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Sebastian König coded a tool to automatically render out combined cubemaps for his online 360 viewer VRAIS.

Since almost one and a half year we have been mainly doing VR projects, our little Blender studio in Leipzig: Cardboard and GearVR apps for car resellers, ATM machine companies, museums, castles and some fun VR projects like OpenMovieVR.

The main tool to create the stereoscopic content is of course Blender. The final apps are then built with Unity. But in between we still need a tool to quickly view the VR rendering, ideally with some basic infos such as convergence, title and description. When we started creating virtual reality content with Blender we built our own little app where we can upload our renderings to quickly view them the way we need it, and that as been “VRAIS - VR awesome in space”.

It’s a free iOS/Android app for GoogleCardboard, which has a curated public VR gallery as well as an area for artists to upload their own panoramas and cubemaps. And even though we didn’t find the time recently to put as much love into VRAIS as we would like to, we still use it in our daily VR workflow.

Two things have always been a little bit annoying though: If I wanted to upload cubemaps (read more about it here) I had to use the command line tool imagemagick to convert the 12 cubemap sides to a single cubemap panorama stripe.

Here's an example for how a cubemap looks like from an upcoming new scene for our fun little side project OpenMovieVR:

And to upload something to I had to open up a web browser, go to and upload the rendering from there, including having to set all the needed parameters.

But now that is all going to be a bit easier!

I scraped together all my limited python knowledge and wrote a script that will do all of the above - and more!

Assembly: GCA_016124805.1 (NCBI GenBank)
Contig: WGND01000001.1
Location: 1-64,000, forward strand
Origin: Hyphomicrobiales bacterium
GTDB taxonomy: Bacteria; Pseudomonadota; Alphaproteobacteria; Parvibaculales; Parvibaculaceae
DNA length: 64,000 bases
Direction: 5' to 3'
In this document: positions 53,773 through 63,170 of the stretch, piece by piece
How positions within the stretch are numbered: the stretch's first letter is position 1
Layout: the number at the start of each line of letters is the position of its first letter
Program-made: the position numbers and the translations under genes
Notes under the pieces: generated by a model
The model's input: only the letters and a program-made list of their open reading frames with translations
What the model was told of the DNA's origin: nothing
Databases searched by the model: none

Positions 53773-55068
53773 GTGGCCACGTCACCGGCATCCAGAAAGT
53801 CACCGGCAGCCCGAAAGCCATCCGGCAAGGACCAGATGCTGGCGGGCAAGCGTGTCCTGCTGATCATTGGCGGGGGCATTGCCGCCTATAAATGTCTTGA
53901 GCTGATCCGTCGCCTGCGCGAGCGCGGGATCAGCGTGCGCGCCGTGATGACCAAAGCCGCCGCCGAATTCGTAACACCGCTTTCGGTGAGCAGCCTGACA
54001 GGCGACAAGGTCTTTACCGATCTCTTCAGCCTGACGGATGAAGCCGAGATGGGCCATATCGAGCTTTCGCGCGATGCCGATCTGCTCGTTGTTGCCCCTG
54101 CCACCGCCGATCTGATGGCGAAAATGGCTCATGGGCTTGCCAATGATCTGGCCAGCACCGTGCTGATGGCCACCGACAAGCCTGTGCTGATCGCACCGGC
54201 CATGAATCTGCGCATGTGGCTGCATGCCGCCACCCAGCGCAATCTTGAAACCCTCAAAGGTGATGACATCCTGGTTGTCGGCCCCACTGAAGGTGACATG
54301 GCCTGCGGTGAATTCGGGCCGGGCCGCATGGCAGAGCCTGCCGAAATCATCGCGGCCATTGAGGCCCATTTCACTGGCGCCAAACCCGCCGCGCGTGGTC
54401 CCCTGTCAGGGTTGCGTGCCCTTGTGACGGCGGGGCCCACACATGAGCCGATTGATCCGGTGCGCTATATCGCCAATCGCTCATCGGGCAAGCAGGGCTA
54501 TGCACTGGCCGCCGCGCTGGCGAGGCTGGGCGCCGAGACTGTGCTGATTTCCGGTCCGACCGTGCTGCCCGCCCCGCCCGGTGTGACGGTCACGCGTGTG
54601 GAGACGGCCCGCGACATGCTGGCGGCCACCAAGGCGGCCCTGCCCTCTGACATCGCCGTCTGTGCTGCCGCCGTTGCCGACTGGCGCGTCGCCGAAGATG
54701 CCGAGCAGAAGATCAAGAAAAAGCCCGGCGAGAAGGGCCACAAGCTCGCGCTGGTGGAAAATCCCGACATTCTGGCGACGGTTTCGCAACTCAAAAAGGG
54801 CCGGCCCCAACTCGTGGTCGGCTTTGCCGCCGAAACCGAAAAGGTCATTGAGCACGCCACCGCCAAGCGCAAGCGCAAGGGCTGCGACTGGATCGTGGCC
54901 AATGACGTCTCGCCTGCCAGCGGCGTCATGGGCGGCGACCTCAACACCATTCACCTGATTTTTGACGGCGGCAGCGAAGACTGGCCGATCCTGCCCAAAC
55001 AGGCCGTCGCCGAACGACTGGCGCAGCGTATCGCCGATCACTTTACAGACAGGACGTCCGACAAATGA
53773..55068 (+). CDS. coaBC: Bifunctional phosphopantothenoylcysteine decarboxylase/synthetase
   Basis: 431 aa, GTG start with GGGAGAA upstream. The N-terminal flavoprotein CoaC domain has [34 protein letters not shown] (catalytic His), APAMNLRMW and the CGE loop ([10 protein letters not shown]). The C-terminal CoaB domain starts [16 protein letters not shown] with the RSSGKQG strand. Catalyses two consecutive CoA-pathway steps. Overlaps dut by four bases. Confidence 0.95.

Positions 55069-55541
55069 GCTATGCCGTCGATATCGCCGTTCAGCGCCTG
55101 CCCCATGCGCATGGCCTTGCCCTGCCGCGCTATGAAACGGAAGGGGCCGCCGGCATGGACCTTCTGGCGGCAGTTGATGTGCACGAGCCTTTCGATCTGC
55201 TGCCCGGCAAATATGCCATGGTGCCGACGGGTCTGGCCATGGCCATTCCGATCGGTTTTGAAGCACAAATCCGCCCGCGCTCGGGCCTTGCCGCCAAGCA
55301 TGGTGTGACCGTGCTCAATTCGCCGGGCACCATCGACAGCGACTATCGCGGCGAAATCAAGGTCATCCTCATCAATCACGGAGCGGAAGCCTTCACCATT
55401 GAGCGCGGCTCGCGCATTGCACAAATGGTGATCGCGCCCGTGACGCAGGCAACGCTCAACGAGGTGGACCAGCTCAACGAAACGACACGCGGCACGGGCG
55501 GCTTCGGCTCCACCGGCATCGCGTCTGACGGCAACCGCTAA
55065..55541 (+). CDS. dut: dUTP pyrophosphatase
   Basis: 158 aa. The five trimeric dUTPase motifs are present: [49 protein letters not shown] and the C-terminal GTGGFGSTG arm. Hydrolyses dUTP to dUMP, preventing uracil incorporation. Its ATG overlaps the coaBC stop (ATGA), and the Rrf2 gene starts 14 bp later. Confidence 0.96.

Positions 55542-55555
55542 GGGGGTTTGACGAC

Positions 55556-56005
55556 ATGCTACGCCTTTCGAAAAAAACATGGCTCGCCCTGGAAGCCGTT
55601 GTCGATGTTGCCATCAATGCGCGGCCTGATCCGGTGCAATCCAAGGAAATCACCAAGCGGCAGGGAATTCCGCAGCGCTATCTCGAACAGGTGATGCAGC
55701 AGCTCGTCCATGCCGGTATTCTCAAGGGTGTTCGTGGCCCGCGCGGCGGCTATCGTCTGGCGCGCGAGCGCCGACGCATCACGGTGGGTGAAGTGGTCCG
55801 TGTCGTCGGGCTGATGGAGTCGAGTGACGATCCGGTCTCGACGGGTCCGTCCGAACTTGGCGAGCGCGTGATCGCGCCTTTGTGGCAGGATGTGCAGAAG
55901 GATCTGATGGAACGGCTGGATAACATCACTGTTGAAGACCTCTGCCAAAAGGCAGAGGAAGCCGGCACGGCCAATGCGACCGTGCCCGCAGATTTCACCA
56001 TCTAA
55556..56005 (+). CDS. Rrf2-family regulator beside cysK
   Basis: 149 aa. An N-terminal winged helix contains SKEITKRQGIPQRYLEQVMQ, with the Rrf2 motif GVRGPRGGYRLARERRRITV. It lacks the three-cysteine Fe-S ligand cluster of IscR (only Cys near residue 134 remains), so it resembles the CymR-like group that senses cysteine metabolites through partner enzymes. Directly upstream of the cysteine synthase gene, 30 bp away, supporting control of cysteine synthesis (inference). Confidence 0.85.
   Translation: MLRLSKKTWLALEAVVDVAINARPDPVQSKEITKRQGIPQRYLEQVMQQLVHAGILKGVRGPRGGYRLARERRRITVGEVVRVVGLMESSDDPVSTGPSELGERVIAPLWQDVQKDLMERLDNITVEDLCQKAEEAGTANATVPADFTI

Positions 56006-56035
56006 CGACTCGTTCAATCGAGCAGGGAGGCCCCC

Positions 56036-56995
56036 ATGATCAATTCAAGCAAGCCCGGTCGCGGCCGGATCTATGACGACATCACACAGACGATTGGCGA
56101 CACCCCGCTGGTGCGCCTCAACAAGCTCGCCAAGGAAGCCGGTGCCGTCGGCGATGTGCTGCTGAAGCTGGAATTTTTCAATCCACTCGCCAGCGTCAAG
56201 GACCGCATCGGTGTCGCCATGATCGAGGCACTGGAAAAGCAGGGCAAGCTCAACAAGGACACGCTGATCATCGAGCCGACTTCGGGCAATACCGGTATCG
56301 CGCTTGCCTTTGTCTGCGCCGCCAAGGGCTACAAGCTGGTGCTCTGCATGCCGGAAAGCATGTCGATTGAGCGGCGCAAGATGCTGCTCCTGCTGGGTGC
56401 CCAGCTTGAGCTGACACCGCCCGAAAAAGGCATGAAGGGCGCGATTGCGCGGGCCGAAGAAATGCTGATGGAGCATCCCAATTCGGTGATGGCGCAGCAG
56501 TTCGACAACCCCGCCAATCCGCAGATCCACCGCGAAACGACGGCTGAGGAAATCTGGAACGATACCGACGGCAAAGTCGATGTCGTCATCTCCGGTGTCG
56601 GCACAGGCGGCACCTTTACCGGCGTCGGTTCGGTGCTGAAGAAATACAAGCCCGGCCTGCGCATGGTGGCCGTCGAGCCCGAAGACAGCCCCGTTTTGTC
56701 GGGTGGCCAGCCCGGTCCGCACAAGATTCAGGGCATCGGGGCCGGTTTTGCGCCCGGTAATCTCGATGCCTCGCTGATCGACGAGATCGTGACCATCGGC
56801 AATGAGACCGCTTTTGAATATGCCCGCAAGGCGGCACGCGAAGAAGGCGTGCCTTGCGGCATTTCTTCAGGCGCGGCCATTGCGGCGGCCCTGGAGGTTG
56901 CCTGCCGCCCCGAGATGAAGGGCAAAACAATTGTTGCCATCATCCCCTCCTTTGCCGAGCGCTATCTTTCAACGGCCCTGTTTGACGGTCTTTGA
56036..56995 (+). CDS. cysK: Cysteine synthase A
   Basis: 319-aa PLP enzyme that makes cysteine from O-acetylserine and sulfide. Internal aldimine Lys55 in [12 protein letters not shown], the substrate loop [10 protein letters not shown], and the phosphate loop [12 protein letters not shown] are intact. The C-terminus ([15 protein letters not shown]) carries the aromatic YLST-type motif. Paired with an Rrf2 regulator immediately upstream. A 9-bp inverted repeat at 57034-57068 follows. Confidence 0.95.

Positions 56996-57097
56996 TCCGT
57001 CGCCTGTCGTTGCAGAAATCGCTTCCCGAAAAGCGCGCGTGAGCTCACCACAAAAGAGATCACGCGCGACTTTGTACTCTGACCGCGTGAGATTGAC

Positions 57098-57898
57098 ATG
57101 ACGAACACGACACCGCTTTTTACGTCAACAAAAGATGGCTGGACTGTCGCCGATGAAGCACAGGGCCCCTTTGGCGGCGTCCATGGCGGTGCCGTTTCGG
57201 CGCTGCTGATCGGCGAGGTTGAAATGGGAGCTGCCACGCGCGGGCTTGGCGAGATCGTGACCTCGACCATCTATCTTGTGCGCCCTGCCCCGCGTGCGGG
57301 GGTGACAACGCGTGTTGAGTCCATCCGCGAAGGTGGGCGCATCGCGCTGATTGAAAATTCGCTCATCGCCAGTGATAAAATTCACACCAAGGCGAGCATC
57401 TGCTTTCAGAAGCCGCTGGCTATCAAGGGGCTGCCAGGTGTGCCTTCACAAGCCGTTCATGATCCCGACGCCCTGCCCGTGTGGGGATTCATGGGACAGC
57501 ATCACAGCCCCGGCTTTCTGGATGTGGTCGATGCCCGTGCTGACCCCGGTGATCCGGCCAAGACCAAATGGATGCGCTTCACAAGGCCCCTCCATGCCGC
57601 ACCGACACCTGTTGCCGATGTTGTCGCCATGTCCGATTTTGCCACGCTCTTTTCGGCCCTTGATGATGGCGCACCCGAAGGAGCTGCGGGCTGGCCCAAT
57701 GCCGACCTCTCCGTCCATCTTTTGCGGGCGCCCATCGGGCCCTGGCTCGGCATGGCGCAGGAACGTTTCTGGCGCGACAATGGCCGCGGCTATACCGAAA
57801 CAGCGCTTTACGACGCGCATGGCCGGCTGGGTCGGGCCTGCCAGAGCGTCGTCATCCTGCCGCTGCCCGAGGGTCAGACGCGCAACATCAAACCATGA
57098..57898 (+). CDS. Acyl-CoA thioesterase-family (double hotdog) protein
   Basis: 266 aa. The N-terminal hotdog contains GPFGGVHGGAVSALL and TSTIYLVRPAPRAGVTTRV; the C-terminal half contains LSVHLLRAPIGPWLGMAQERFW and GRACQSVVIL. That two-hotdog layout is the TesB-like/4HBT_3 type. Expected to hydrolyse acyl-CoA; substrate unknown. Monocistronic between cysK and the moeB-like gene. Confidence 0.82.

Before you even start rendering you can setup the scene for either an equirectangular stereoscopic panorama, with an aspect ratio of 2:1 and a TopBottom multiview output format, or for a stereoscopic cubemap, using Dalai Felinto’s Cube Map addon (available in the testing section of Blender’s addons in User Preferences). In both cases the option “spherical stereo” will be activated, which is vital for a correct VR rendering.

If you’re scene is setup for cubemap you can now create the cubemap stripe right from inside Blender with the button “Create Cubemap”, which will create the 12x1 stripe by using a temporary scene and the Blender compositor. The cubemap stripe will be saved as a JPG in the Filepath folder under the given Filename (from the addon VRAIS upload configuration).

In both cases you need to fill in a title and a description, which will be used in VRAIS. The third setting that is required by VRAIS is camera stereo convergence, but that will be simply copied from your active camera.

Finally you can just press the upload button to upload your image to VRAIS. Once finished you just need to refresh the “your images” section in the VRAIS app and you can immediately view your new VR rendering.

You can get the script here, and for more information please visit our website.

We hope that this will make it easier for VRAIS artist to setup technically correct VR renderings and upload them to


About the Author

Sebastian Koenig

3D Artist Co-founder of

1 Comment

  1. Is there a good viewer for viewing the spherical stereo images on the HTC VIVE ? - without roundtripping the internet.

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